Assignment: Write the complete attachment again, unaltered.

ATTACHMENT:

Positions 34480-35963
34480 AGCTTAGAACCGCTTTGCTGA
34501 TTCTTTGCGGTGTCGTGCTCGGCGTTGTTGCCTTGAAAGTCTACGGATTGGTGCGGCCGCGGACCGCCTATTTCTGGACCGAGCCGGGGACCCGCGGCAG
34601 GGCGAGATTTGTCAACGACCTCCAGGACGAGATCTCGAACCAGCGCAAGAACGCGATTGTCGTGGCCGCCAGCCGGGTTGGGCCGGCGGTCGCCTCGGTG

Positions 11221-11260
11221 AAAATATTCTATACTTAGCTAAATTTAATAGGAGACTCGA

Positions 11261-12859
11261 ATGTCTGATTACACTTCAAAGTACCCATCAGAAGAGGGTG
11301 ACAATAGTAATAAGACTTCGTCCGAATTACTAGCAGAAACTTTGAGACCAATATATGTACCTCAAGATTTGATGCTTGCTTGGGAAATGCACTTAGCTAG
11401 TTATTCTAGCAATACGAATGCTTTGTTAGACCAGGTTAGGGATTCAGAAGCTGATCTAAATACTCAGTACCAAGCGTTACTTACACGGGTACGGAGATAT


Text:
Positions 34480-35963
34480 AGCTTAGAACCGCTTTGCTGA
34501 TTCTTTGCGGTGTCGTGCTCGGCGTTGTTGCCTTGAAAGTCTACGGATTGGTGCGGCCGCGGACCGCCTATTTCTGGACCGAGCCGGGGACCCGCGGCAG
34601 GGCGAGATTTGTCAACGACCTCCAGGACGAGATCTCGAACCAGCGCAAGAACGCGATTGTCGTGGCCGCCAGCCGGGTTGGGCCGGCGGTCGCCTCGGTG

Positions 11221-11260
11221 AAAATATTCTATACTTAGCTAAATTTAATAGGAGACTCGA

Positions 11261-12859
11261 ATGTCTGATTACACTTCAAAGTACCCATCAGAAGAGGGTG
11301 ACAATAGTAATAAGACTTCGTCCGAATTACTAGCAGAAACTTTGAGACCAATATATGTACCTCAAGATTTGATGCTTGCTTGGGAAATGCACTTAGCTAG
11401 TTATTCTAGCAATACGAATGCTTTGTTAGACCAGGTTAGGGATTCAGAAGCTGATCTAAATACTCAGTACCAAGCGTTACTTACACGGGTACGGAGATAT